• Record Label: Big Dada
  • Release Date: Sep 21, 2010

Generally favorable reviews - based on 12 Critics

Critic score distribution:
  1. Positive: 9 out of 12
  2. Negative: 0 out of 12
  1. Duppy Writer ably serves either of two purposes, an alternate career retrospective or a remix record of taste and distinction.
  2. While Duppy Writer is sufficiently bubbling to temporarily sate cravings, there's still scarcely enough nourishment until a new album proper.
  3. These words have lost none of their clout and, in fact, Tom's reworking of the sounds that surround them only serve to underscore just how powerful they can be.
  4. Mojo
    But from the off, the sounds here always convince. [Oct 2010, p.96]
  5. Whilst Duppy Writer is an engaging and mostly enjoyable album, it also sometimes feels slightly lightweight, or intentionally minimal and immediate.
  6. It's all rather one-paced and sags badly after tenth track 'Lick Up Ya Foot' but, by crikey, the likes of 'Big Tings Redone' and 'Dutty Rut' provide the perfect soundtrack for out-on-the-stoop sunshine boozing.
  7. If your interest in Jamaican music is limited, then Duppy Writer will probably be of even less concern to you than the usual Roots Manuva album. But you also shouldn't dismiss an album this end-to-end pleasurable as some dry retro curio.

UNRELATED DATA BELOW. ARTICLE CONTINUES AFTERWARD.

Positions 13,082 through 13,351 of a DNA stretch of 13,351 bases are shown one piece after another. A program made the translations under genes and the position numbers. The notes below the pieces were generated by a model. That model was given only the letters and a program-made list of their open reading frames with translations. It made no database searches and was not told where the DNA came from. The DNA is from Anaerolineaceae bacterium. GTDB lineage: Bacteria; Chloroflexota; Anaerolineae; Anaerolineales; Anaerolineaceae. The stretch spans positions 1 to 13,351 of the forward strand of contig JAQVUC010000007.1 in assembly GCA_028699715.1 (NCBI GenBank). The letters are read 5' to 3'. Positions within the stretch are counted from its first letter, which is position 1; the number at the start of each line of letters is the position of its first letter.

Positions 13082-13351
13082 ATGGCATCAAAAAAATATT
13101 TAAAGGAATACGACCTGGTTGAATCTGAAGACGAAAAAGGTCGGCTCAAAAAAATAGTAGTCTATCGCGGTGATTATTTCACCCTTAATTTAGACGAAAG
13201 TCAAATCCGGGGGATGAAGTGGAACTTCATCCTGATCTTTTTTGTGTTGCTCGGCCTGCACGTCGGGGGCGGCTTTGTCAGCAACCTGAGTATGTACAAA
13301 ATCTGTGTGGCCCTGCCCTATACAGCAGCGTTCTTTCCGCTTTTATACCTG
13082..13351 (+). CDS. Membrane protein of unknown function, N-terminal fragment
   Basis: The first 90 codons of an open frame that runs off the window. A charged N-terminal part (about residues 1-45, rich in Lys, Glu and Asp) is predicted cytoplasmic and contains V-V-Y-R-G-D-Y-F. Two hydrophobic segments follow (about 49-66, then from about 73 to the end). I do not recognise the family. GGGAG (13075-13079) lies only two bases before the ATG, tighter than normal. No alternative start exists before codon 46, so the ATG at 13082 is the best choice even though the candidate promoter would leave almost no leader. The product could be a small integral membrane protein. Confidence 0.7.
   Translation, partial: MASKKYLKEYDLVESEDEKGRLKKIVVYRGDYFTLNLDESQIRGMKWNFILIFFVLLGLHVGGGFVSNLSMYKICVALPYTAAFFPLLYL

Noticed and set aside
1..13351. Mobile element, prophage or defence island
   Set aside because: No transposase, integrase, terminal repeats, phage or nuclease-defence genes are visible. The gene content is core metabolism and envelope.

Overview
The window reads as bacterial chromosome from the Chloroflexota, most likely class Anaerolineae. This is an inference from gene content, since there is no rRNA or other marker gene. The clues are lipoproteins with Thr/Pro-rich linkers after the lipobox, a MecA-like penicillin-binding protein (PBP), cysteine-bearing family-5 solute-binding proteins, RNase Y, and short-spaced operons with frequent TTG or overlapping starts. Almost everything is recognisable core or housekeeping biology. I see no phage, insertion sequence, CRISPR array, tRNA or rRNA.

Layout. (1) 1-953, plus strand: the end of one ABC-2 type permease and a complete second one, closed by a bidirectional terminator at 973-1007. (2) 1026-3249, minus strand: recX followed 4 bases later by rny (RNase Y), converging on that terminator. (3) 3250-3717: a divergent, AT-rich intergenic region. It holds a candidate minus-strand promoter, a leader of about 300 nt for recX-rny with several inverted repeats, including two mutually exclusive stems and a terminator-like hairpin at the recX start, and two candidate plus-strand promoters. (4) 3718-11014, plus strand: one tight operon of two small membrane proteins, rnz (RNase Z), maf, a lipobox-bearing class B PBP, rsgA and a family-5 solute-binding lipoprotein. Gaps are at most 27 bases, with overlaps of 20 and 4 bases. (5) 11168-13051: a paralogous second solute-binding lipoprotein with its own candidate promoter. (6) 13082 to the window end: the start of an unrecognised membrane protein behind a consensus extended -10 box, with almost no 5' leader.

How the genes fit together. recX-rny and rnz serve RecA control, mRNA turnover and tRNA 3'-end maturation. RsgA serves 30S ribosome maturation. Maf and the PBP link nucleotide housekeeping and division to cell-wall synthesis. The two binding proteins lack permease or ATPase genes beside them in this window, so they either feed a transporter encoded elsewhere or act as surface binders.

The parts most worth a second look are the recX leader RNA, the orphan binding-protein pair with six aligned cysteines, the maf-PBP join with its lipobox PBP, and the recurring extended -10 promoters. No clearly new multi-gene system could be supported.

8. This record presents some high quality versioning, some well thought-out interpretations of already excellent songs, that can act as standalone cuts and can enrich the originals. Duppy Writer adds something to Manuva's oeuvre that highlights his experience as artist, and his constantly open mind.
  9. Q Magazine
    The result is the album Roots Manuva has always threatened to make; approachable yet with real substance. [Oct. 2010, p. 113]
  10. 70
    Shorn of its usual grime trappings, Manuva's deep, gruff lyricism sounds playfully inspired on catalog highlights like "Proper Tings Juggled."
  11. The result is a charming beast--and, perversely, a near-original remix album.
  12. Uncut
    The result is Roots Manuva's most purely pleasurable long-player. [Oct 2010, p.105]

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